Canadian

Martin Sloane

Michael Redhill's book was shortlisted for the Giller Prize in 2001.

Michael Redhill

What does it really mean to love another person?

The question hovers like a persistent wisp of fog over the story of Martin Sloane, an Irish-born artist who creates intricate, object-filled boxes, and Jolene Iolas, the young American woman who finds herself drawn first to Martin Sloane's art and then to the man himself. The story of their relationship across nearly two decades, and of Jolene's search for Martin Sloane when one day he disappears from their home without warning or explanation, is told in a novel that brilliantly and movingly explores the vagaries of love and friendship, the burdens of personal history, and the enigmatic power of art. (From Back Back Books)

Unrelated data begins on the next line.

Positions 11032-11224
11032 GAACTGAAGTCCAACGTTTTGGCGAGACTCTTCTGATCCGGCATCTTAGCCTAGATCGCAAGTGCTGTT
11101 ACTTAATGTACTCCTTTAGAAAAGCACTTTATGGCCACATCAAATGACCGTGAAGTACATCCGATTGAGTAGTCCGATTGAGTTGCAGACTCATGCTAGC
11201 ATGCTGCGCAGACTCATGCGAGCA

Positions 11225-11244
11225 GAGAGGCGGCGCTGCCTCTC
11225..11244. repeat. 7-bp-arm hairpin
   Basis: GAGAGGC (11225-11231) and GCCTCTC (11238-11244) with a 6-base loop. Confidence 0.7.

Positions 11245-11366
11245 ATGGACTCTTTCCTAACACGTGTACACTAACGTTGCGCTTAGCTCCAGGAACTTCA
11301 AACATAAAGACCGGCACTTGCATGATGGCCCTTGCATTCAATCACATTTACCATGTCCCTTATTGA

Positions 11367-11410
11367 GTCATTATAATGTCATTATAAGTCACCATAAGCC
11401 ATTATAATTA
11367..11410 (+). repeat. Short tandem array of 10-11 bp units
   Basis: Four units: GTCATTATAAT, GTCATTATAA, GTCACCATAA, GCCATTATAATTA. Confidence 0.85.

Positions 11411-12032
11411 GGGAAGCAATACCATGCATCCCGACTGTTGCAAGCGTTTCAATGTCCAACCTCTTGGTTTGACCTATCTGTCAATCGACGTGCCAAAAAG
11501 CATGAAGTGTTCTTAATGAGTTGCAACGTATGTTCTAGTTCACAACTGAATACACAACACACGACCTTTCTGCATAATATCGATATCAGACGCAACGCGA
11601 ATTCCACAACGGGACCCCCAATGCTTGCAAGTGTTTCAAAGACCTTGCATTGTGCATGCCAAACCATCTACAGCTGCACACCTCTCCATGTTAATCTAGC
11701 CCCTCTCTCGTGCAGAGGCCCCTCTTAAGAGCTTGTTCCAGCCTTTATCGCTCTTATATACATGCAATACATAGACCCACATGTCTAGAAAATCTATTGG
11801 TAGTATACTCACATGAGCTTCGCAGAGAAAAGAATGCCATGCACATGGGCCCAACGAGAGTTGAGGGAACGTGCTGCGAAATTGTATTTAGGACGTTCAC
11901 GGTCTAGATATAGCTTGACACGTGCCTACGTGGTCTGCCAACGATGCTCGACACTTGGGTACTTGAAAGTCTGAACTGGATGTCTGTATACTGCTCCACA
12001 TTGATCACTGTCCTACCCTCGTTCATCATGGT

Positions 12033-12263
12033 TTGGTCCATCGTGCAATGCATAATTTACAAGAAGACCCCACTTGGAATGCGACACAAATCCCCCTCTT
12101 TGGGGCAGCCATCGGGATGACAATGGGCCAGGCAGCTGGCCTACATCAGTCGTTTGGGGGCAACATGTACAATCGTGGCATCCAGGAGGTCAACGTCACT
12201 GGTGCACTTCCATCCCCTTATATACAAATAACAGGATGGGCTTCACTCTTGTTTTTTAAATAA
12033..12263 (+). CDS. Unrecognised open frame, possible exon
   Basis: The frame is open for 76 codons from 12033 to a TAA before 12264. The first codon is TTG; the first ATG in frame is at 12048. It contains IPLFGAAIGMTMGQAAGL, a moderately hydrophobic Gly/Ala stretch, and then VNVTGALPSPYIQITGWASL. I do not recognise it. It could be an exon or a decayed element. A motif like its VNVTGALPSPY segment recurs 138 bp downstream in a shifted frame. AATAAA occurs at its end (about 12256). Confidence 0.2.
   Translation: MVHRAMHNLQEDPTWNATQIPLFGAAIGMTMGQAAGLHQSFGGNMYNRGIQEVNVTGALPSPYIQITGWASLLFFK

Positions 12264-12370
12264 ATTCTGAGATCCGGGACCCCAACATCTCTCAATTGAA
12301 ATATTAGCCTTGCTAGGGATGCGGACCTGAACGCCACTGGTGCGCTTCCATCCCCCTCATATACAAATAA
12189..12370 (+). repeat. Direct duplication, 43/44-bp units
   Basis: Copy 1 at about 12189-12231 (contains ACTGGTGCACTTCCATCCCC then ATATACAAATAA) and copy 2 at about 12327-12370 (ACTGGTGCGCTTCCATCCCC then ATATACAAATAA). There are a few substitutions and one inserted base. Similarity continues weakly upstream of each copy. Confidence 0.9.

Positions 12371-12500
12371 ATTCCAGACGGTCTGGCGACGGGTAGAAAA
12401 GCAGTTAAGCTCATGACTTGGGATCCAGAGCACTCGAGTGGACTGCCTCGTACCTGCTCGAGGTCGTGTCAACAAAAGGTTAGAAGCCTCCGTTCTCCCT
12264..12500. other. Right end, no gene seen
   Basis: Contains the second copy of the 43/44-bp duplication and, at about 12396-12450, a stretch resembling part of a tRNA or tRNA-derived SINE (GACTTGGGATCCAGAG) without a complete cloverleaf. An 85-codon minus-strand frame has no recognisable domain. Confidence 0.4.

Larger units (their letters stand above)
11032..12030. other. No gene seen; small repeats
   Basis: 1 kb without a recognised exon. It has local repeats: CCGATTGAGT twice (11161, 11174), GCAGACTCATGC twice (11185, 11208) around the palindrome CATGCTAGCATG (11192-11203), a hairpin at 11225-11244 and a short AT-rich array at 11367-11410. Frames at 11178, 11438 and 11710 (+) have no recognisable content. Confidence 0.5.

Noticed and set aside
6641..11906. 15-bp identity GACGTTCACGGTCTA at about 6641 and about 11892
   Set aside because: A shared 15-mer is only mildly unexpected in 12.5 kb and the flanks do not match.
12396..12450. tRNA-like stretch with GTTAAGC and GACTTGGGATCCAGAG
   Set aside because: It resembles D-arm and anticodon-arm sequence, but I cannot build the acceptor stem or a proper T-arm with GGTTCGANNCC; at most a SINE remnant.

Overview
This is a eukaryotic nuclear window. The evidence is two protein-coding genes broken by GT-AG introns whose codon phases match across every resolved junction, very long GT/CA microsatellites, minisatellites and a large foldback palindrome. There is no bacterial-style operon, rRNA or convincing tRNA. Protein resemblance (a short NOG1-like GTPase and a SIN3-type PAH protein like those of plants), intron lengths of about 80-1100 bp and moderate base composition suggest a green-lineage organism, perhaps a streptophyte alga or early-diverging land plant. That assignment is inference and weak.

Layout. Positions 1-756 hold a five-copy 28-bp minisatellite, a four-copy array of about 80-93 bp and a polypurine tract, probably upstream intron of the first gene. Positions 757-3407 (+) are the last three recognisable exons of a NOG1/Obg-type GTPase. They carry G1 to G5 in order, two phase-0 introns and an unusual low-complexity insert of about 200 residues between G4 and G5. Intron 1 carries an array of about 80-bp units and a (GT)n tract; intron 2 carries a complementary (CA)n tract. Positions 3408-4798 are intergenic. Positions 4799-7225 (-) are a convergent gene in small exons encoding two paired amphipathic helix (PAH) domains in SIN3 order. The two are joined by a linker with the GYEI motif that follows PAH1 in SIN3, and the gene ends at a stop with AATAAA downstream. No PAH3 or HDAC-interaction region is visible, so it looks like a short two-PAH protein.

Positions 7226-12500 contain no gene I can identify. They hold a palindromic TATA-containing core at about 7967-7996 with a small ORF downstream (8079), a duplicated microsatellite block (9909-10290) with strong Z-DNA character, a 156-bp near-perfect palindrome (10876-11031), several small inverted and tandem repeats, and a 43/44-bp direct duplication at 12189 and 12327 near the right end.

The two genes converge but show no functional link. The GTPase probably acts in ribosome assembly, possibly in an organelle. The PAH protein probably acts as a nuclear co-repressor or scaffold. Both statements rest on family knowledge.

From the book

When the lights went down, rain began to fall in the street. Martin sat in the darkness, the voices of the actors intermingled with the quiet pattering hiss outside the thin cinema walls, and he was transported by it all, by his illicit visit to the movie hall, by the sensuality of Gypo Nolan's drunken sin. The movie ended in heartbreak, the big man trying to outrun his fate, and when Martin went outside, the city had been transformed into mirrors of light. In the Liffey, the centre of town shone upside down in a cold radiance. He could see the buildings in the slickened car windows, on the street, against glistening rainjackets passing along the sidewalks, as if the whole place had sunk under the sea.


From Martin Sloane by Michael Redhill ©2001. Published by Back Back Books.